They were commissioned from emerging and established artists by Jack Beddington, who by 1932 had been promoted to assistant general manager and director of publicity for Shell-Mex and BP.
Beddington had a keen eye for young talent and the list of artists who contributed included Ben Nicholson and Graham Sutherland, Edward McKnight Kauffer, with styles ranging from Vorticism to Surrealism. Many chose to promote not only petrol and oil but also the pleasures of the motoring lifestyle.
Somerset auction house Dore & Rees (25% buyer’s premium) offered a Paul Nash (1889-1946) design in its Automobilia sale on April 27. The saleroom noted: “During the 1930s, and in response to the objections at the time of SCAPA (The Society for Checking the Abuses of Public Advertising) against so-called ‘obtrusive’ roadside advertising hoardings, Shell began instead to attach posters to the sides and backs of goods vehicles.”
The inter-war ads would adorn a delivery lorry transporting fuel to garages and roadside pumps, becoming known as The Lorry Bills as a result. They promoted not just the product but Britain as a whole – especially motoring trips.
This particular campaign suggested third-party endorsement from well-respected members of society such as scientists and sportsmen, to promote the use of Shell fuels.
With the line Footballers Prefer Shell, the Nash lithograph in colours, printed by Waterlow in 1935, was described as showing ‘minor signs of aging with minor tears to the edge of the paper’. The 2ft 6in x 3ft 9in (76cm x 1.14m) poster sold below estimate at £1500.
In April last year Edinburgh auction house Lyon & Turnbull offered a 49-lot collection catalogued by poster specialist Tomkinson Churcher to benefit The National Motor Museum Trust. All of these duplicates, 2ft 6in x 3ft 9in (76cm x 1.14m), sold on the day.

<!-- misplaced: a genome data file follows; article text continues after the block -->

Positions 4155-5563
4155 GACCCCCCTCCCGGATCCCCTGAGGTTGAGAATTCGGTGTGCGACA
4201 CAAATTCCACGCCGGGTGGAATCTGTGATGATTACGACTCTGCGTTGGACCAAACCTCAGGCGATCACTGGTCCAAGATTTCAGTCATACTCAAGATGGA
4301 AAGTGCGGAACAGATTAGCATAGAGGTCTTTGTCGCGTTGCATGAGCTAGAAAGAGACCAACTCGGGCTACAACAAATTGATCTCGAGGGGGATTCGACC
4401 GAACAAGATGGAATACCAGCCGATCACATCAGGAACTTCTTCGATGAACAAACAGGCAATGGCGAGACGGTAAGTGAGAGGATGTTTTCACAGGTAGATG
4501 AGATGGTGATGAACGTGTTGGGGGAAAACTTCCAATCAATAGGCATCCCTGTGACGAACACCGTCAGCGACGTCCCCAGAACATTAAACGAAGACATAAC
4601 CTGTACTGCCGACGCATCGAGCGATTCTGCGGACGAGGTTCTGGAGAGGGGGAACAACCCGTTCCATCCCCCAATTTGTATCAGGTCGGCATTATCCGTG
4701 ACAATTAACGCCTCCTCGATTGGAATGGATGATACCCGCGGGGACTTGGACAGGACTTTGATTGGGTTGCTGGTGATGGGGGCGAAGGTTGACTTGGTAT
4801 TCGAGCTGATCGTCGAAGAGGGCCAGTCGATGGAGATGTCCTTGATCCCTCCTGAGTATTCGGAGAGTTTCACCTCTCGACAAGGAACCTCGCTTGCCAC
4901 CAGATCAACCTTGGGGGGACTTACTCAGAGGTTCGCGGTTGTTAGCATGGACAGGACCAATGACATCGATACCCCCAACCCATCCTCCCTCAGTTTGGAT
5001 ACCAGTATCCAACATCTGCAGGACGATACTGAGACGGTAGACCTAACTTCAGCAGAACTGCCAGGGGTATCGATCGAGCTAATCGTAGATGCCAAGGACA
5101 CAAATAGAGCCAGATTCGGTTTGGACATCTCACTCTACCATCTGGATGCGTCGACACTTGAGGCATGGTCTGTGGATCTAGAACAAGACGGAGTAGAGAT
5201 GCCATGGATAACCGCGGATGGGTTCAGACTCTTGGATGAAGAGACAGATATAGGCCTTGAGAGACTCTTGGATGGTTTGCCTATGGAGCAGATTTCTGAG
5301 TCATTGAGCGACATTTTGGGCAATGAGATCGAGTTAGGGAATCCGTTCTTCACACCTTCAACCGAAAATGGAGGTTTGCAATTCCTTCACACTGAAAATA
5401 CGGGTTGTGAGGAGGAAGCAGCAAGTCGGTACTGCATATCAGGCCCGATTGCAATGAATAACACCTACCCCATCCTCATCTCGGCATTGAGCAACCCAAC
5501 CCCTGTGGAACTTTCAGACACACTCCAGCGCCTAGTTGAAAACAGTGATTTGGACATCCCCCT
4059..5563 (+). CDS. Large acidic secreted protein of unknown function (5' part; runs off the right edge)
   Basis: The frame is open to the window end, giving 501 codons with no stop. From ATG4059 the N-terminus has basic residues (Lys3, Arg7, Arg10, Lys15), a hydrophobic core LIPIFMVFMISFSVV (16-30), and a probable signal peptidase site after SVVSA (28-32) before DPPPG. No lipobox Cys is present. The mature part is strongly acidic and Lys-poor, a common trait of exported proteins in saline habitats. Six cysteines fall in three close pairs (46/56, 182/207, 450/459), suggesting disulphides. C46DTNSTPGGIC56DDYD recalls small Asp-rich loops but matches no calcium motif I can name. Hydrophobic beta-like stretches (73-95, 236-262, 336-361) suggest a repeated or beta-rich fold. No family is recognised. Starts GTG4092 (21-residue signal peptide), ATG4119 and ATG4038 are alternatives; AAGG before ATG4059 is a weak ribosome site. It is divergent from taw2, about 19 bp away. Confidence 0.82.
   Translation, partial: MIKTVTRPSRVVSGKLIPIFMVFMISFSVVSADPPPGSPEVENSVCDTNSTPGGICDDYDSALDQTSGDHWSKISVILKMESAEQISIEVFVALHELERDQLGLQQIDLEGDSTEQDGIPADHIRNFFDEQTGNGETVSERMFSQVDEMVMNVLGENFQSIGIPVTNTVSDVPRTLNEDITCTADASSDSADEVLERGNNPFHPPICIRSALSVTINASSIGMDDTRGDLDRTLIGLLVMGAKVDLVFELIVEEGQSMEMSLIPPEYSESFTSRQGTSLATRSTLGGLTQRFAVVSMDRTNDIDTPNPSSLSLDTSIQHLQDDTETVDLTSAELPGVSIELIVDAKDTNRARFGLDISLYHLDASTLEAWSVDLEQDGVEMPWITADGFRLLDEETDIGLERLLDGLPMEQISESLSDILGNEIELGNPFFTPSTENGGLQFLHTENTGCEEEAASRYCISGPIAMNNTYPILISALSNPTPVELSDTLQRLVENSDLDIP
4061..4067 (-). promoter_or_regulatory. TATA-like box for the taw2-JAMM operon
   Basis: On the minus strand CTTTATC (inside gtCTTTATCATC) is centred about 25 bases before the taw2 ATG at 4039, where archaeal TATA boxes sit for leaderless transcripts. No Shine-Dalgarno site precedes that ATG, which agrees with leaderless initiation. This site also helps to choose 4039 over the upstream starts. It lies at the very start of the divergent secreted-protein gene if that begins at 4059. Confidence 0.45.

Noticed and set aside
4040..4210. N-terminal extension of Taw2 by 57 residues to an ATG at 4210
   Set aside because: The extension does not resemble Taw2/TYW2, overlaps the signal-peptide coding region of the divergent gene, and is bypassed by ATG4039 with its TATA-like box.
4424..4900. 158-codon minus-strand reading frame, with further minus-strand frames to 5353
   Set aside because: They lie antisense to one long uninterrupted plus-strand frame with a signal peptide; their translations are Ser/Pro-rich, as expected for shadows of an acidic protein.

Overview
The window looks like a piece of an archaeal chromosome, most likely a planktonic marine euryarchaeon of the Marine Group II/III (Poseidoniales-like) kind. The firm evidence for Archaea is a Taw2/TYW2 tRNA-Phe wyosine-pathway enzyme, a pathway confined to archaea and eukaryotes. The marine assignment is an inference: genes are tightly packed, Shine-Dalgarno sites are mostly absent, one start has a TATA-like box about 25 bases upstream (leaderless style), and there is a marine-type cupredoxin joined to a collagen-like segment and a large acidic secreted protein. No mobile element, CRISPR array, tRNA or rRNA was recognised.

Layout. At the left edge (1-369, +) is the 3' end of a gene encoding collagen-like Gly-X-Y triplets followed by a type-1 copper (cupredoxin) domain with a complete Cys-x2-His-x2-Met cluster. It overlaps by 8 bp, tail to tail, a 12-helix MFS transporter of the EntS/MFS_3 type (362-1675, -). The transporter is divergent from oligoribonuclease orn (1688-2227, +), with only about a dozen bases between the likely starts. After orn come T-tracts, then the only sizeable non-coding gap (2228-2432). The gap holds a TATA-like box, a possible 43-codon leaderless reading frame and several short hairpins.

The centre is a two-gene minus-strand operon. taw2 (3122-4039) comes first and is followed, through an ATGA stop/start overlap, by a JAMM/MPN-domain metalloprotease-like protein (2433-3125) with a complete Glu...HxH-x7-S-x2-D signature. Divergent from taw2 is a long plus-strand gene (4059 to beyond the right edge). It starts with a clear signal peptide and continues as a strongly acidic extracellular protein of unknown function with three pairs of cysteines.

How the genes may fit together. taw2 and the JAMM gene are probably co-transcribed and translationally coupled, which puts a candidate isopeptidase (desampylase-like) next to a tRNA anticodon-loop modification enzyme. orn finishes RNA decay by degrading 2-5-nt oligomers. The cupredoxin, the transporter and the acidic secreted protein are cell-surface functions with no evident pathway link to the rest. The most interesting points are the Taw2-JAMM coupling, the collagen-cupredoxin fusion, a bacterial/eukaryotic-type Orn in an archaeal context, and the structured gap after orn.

Another striking example from the Shell series emerged at New York saleroom Swann (25/20/12% buyer’s premium) on February 24 this year among a varied selection of car posters.
These Men Use Shell, from 1939, 2ft 5½in x 3ft 8in (75cm x 1.12m), printed by Waterlow, London, and graded B+, sold just above top estimate at $1600 (£1200). The design was by British designer and academic Richard Guyatt, who, according to the Royal Academy, has been described as “one of the 20th century’s most seminal figures in the world of graphic design”.
He was the youngest-ever professor at the Royal College of Art on appointment in 1948 and rector from 1978-81. Guyatt was a consultant designer to Wedgwood, WH Smith and other British companies, created coins for the Royal Mint and designed postage stamps for the Royal Mail. For the 1951 Festival of Britain, he co-designed the Lion and the Unicorn Pavilion.
Posters in New Zealand
Classic British and European motoring posters were offered at New Zealand auction house Webb’s (18.5% buyer’s premium) in a sale closing on February 16. They featured strongly in a collection that had been the pride and joy of self-confessed motoring fanatic David Greeney for decades. He first started collecting in the 1950s. The posters included in this selection featured the cars, drivers, and graphic design of the 1960s-90s.
Pictured above is a 1968 British GP Brands Hatch design, unframed, 2ft 6in x 20in
(76 x 51cm), which took NZ$260 (£127) against a guide of $250-500. It was catalogued as being in fair condition, with original folds, and wearing of original print colour in places.